The Four Questions

How do you answer them?


​Jobs have been so scarce in consolidated radio that the thought of picking and choosing where you want to work might seem ludicrous.

But you should be picky. The company you work for does make a difference.

The station you work for — the people you work with every day — It all makes a huge difference.

Rather than feeling grateful that someone is interested in you, take the time to dig a little deeper into the culture you’ll find if you accept the job offer.

These are the four questions you need answered:

  • Is the CEO a human being or someone unapproachable, more concerned with his/her perqs and power than in being the leader of a team purposed with creating the best radio ever heard?
  • Is there a record of growth for the “little guys,” actual proof that hard work and loyalty pay off regardless of job description? Is it who you know or what you do that really counts?

Colleen Barrett started at Southwest Airlines as a secretary, and ended up President. Jim Ziemer began his career at Harley as the freight elevator operator and worked his way up to CEO.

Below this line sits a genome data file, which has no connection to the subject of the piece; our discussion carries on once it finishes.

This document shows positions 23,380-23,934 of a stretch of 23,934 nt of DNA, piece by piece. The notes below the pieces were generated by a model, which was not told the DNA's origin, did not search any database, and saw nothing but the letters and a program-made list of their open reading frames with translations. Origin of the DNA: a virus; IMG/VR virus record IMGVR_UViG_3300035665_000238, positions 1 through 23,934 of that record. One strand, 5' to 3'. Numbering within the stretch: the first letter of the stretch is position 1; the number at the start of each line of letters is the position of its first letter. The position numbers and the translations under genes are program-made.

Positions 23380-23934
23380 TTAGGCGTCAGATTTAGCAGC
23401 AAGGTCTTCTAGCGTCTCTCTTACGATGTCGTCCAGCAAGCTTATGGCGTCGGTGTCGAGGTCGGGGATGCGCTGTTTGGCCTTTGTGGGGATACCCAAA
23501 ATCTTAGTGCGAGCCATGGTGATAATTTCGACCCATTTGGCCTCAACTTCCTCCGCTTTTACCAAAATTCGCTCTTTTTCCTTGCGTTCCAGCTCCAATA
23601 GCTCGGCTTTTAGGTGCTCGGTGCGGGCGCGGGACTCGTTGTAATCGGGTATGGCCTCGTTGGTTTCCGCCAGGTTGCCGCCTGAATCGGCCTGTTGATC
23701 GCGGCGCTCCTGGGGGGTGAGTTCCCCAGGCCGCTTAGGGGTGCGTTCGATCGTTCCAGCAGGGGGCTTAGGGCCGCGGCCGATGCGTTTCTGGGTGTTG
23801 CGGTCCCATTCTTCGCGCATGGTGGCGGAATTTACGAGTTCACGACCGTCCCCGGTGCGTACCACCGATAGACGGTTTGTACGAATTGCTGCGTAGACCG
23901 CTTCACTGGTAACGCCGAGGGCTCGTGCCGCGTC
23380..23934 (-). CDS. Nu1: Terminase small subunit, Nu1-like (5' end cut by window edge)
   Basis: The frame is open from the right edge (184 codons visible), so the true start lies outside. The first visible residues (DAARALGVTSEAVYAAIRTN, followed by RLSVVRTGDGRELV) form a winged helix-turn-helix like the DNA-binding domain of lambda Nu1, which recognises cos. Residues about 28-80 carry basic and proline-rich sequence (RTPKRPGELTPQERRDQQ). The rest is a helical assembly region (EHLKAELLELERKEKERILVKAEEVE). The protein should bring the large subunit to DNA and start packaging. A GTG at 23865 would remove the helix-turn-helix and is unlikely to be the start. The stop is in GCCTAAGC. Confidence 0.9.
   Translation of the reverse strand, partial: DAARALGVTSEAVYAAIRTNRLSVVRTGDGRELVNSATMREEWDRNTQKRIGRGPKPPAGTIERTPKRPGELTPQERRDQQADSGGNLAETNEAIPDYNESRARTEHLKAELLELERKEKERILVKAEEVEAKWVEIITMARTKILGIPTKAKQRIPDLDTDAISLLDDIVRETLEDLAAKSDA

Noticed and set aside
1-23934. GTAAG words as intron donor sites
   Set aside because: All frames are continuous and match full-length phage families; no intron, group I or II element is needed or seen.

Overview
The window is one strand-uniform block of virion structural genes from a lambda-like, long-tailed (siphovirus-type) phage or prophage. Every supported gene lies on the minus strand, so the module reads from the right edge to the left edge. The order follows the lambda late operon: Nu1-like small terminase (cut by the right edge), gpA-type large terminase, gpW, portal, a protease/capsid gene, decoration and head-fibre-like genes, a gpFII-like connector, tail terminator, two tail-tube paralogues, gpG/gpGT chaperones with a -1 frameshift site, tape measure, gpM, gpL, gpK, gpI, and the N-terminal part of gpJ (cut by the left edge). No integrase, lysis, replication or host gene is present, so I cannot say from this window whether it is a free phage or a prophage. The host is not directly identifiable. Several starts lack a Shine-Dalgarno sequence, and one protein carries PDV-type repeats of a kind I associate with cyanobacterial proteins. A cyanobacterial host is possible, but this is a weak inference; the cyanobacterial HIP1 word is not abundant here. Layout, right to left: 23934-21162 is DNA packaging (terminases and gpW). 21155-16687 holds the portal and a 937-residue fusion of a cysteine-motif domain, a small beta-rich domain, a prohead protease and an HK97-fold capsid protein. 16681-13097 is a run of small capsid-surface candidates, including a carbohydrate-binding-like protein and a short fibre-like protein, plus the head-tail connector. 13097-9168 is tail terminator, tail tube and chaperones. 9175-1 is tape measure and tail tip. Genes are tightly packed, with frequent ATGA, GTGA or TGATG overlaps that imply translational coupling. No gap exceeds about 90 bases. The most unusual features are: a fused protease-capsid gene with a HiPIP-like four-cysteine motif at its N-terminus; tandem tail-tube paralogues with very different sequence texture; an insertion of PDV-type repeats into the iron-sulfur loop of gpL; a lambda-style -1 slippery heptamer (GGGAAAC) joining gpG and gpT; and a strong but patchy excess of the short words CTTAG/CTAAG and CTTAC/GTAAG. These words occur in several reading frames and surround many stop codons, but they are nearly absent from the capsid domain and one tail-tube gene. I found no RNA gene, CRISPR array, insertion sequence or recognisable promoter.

• Will I get fired and how will I be treated if I do?

Mike Duke, former CEO of Wal-Mart, fired more than 13,000 employees at the same time he accepted more than $19 million in compensation.

At Charles Schwab, on the other hand, all executives took a voluntary pay cut to avoid downsizing during the ‘Great Recession of 2007.’

We all know radio stories about layoffs. Not all radio companies are equally callous. Enough said.

  • Finally, how will the boss react to your mistakes?

There’s a famous story about Tom Watson, the founder of IBM. One of his employees screwed up and it cost the company $10 million. When the employee was summoned to Watson’s office, he expected to be summarily fired. To his surprise, Watson said, “Fire you? I just paid $10 million educating you. Get back to work.”

There are some great radio companies around the world, and some great people running radio stations near you. I know because I’ve worked with many of them.

Before you take the next offer based on how much you’ll be paid or what your title may be, take the time to hear the stories people who have worked there can tell you.

It’ll make all the difference in your future and your happiness at the place you spend most of your life every day.